An Evening With DAPHNE AND THE MYSTERY MACHINES
Thursday, May 19, 2016 8:00 PM CDT
(7:00 PM Doors)
- Wednesday, Jun 15, 2016 12:10 PM CDT
Mercy Lounge, Nashville, TN
18 years and over
...featuring live art by Roy "I Paint Music" Laws.
Daphne and the Mystery Machines
Daphne Culver went from turning wrenches to turning heads on stage with the help of Jenn Palmer, a fiery redhead with a voice and a story that will leave you covered in goosebumps. The two of them joined forces very naturally with a kindred friendship and a common love for music as an outlet. They sing of love, loss, death, addiction, hope, and the occasional lack there of.
Daphne and the Mystery Machines have been on quite an extensive festival tour, and has plans to continue to bring this unique musical experience to music festivals across the US and to do a radio tour after the debut album releases.
Daniel Bell Band
Daniel Bell - Lead Vox/Guitar
Keaton Williamson - Bass
Naomi Walker - Drums/percussion
Sarah Turbett - Electric Violin
Ronnie Lee Stanley - Vox/Guitar
Jeremy B Smith - Saxophone
Jude Johnstone has had her share of unforgettable moments during her three-decade music career. Fresh out of high school, she found herself seated next to Clarence Clemons, the E Street Band’s sax player, on an airplane. Afterward, he was so taken with the demo she sent that he invited her to recording sessions forThe River and got her hooked up with Bruce Springsteen producer Chuck Plotkin in L.A. Then there were the singular songwriters—T Bone Burnett and Leonard Cohen, to name two—who recognized in her a kindred spirit and asked her to sing on their albums, and the legendary Motown bassist James Jamerson who’d show up early at her weekly gigs just because he enjoyed helping her decide which songs to put on the set list. Once, she even received an out-of-the-blue invitation to pen lyrics to music composed by Bob Dylan, who’s not only the archetypal singer-songwriter of the modern era but a pretty darn infrequent co-writer.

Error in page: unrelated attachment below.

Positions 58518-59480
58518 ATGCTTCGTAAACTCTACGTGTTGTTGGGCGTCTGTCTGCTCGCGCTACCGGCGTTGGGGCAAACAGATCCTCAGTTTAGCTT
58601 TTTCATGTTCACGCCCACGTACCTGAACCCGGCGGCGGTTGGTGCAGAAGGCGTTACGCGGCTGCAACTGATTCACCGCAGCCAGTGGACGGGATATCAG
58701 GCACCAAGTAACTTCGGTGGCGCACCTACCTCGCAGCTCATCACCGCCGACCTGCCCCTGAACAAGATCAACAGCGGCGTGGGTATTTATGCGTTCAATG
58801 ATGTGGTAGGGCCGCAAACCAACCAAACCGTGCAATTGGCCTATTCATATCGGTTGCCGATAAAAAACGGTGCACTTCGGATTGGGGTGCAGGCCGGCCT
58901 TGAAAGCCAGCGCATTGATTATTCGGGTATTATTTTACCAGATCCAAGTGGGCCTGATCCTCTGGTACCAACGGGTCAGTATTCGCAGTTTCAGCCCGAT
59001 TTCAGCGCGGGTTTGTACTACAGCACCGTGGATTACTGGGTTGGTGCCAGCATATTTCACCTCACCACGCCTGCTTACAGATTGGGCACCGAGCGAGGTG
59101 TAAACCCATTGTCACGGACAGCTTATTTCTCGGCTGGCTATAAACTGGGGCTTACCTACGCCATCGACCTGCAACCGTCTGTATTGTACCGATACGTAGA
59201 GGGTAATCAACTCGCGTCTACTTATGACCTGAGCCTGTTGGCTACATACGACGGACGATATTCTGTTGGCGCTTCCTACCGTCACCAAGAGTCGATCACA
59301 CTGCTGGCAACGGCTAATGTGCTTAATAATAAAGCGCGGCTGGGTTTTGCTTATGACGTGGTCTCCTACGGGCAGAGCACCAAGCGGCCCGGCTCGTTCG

There’s a good reason why these sorts of informal encounters have opened so many doors for Johnstone along the way, and it’s not dumb luck.
“It’s all because of the power of the songs,” she says. “When I met Clarence, I was 18 years old, so the songs were not quite as well-written. But there was something going on that he heard, and he just plucked me out of Bar Harbor, Maine and I never went back.”
That’s no exaggeration. Ever since then, this child of a tiny, blueberry-picking New England town has made her home within shouting distance of Hollywood, and made use of her gift for emotional excavation combined with her love of sophisticated songcraft.